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The working day has always comprised frequent interruptions. Yet the frequency and intensity of these disruptions appear to be on the rise as a result of advancing…
The working day has always comprised frequent interruptions. Yet the frequency and intensity of these disruptions appear to be on the rise as a result of advancing technology, increasing interdependent work processes, and changing work environments (e.g., open-plan offices). Interestingly, there have only been a handful of studies on workplace interruptions, and the primary focus among researchers has been on the effects of interruptions on task completion. In this chapter, we argue that interruptions at work can be conceptualized as emotion-inducing events. We draw on research across different disciplines to develop a framework to show how the work-enhancing or work-hindering effects of different types of interruptions are, in part, determined by the employees' capability to manage (regulate) their emotional responses.
We initially review the literature regarding workplace interruptions. We then develop a framework for understanding the different types of interruptions experienced by individuals at work and then use this framework to develop a model linking interruptions to emotion regulation drawing on Affective Events Theory (Weiss & Cropanzano, 1996). In essence, we advance our understanding of work interruptions by considering these as events that are able to produce positive or negative affective reactions that may enhance or hinder work performance.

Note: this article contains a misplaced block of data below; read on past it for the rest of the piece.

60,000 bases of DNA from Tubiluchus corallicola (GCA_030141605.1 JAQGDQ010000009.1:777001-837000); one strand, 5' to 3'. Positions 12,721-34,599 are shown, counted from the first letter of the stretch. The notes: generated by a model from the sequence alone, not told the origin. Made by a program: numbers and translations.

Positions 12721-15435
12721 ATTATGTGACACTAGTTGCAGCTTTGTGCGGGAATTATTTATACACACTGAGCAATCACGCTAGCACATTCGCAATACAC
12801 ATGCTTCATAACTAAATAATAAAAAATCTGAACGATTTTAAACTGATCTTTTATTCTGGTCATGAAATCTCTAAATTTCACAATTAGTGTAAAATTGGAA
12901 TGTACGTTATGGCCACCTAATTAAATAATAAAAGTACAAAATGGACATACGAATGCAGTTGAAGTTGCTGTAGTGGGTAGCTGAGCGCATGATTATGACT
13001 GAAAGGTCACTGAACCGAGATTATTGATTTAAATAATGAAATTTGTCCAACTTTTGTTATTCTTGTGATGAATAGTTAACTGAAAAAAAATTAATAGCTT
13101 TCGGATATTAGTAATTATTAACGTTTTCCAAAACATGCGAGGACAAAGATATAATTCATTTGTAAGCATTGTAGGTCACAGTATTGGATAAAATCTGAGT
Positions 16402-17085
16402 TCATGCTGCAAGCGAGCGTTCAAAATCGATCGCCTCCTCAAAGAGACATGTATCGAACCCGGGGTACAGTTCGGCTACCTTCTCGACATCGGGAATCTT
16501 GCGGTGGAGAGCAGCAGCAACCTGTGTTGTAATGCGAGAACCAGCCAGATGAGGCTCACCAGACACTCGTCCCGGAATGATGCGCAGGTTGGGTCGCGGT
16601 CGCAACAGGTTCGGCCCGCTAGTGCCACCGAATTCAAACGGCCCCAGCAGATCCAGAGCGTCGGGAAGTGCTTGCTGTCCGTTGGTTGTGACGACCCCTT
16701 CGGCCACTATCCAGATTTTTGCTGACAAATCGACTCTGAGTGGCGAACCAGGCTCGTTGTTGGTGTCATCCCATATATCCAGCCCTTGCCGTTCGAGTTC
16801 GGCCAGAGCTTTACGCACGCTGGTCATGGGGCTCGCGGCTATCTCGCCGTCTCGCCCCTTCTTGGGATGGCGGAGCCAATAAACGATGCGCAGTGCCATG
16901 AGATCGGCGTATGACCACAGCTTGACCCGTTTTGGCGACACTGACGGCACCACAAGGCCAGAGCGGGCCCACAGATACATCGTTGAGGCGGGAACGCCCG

The framework presented in this chapter increases understanding of the different types of workplace interruptions and shows how emotion regulation impacts subsequent work-related outcomes. This chapter provides valuable insights into the nature of work interruptions to identify both positive and negative aspects of work interruptions to establish two different domains of work interruptions that may improve (work-enhancing interruptions) or thwart (work-hindering interruptions) work-related outcomes. Theoretical and practical implications are discussed.
This paper aims to examine effective support strategies for facilitating the employment of autistic students and graduates by answering the following research question…
This paper aims to examine effective support strategies for facilitating the employment of autistic students and graduates by answering the following research question: What constitutes effective employment support for autistic students and graduates?
Data were collected using the method of empathy-based stories (MEBS) as part of a multinational European project’s Web-based survey. The data consisted of 55 writings about effective strategies and 55 writings about strategies to ]avoid when working with autistic students and graduates. The material was analysed using qualitative inductive content analysis. Narratives were created to illustrate desirable and undesirable environments and processes as they would be experienced by students, supported by original excerpts from the stories.